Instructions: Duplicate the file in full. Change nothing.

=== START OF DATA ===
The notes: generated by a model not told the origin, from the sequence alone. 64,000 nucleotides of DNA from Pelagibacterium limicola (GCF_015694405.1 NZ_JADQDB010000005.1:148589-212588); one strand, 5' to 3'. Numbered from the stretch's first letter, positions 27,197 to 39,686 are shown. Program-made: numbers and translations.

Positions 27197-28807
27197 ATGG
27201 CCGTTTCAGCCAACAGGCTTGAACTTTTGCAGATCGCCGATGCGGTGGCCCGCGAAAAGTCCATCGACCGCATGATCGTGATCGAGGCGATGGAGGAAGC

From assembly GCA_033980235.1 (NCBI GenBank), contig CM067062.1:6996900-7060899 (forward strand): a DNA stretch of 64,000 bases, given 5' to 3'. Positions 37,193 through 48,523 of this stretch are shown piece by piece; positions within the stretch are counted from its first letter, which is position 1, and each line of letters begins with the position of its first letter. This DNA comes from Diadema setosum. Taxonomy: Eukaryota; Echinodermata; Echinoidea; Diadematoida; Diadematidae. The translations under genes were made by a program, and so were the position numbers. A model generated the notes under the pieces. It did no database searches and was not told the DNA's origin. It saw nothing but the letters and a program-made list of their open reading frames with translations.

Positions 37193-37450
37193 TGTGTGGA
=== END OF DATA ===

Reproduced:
The notes: generated by a model not told the origin, from the sequence alone. 64,000 nucleotides of DNA from Pelagibacterium limicola (GCF_015694405.1 NZ_JADQDB010000005.1:148589-212588); one strand, 5' to 3'. Numbered from the stretch's first letter, positions 27,197 to 39,686 are shown. Program-made: numbers and translations.

Positions 27197-28807
27197 ATGG
27201 CCGTTTCAGCCAACAGGCTTGAACTTTTGCAGATCGCCGATGCGGTGGCCCGCGAAAAGTCCATCGACCGCATGATCGTGATCGAGGCGATGGAGGAAGC

From assembly GCA_033980235.1 (NCBI GenBank), contig CM067062.1:6996900-7060899 (forward strand): a DNA stretch of 64,000 bases, given 5' to 3'. Positions 37,193 through 48,523 of this stretch are shown piece by piece; positions within the stretch are counted from its first letter, which is position 1, and each line of letters begins with the position of its first letter. This DNA comes from Diadema setosum. Taxonomy: Eukaryota; Echinodermata; Echinoidea; Diadematoida; Diadematidae. The translations under genes were made by a program, and so were the position numbers. A model generated the notes under the pieces. It did no database searches and was not told the DNA's origin. It saw nothing but the letters and a program-made list of their open reading frames with translations.

Positions 37193-37450
37193 TGTGTGGA